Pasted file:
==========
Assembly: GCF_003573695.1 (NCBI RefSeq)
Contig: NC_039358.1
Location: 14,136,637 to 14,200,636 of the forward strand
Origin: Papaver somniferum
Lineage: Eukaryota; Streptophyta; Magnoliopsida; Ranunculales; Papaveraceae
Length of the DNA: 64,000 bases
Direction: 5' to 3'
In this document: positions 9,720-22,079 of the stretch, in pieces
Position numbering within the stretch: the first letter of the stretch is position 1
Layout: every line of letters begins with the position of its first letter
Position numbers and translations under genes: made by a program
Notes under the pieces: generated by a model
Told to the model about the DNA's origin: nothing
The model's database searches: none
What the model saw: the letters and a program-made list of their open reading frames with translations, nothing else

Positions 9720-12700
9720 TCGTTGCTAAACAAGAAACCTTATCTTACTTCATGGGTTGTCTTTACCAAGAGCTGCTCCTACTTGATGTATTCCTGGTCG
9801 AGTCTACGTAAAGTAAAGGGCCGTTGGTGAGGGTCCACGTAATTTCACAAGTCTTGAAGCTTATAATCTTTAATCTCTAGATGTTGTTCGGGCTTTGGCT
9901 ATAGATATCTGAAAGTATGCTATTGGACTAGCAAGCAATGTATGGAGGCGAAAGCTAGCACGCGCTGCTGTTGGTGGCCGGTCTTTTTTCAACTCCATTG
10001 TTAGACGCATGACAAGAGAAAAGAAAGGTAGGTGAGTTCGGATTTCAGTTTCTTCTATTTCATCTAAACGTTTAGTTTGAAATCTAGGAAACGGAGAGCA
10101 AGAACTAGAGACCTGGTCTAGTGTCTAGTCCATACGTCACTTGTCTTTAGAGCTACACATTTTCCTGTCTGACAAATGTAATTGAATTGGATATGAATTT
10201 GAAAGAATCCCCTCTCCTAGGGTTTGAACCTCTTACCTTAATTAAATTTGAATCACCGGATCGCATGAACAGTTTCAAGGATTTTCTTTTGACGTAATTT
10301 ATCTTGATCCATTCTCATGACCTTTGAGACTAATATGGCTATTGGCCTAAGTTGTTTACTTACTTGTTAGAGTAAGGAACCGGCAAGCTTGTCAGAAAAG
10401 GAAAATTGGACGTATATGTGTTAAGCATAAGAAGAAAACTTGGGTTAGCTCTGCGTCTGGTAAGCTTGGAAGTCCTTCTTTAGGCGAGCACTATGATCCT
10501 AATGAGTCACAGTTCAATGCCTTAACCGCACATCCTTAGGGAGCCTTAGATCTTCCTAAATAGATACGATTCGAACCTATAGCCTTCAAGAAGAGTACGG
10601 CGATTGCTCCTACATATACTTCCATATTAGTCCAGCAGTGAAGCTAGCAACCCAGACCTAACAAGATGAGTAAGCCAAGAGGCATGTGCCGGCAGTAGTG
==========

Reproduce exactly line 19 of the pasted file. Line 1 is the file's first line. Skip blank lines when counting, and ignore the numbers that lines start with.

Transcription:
9901 ATAGATATCTGAAAGTATGCTATTGGACTAGCAAGCAATGTATGGAGGCGAAAGCTAGCACGCGCTGCTGTTGGTGGCCGGTCTTTTTTCAACTCCATTG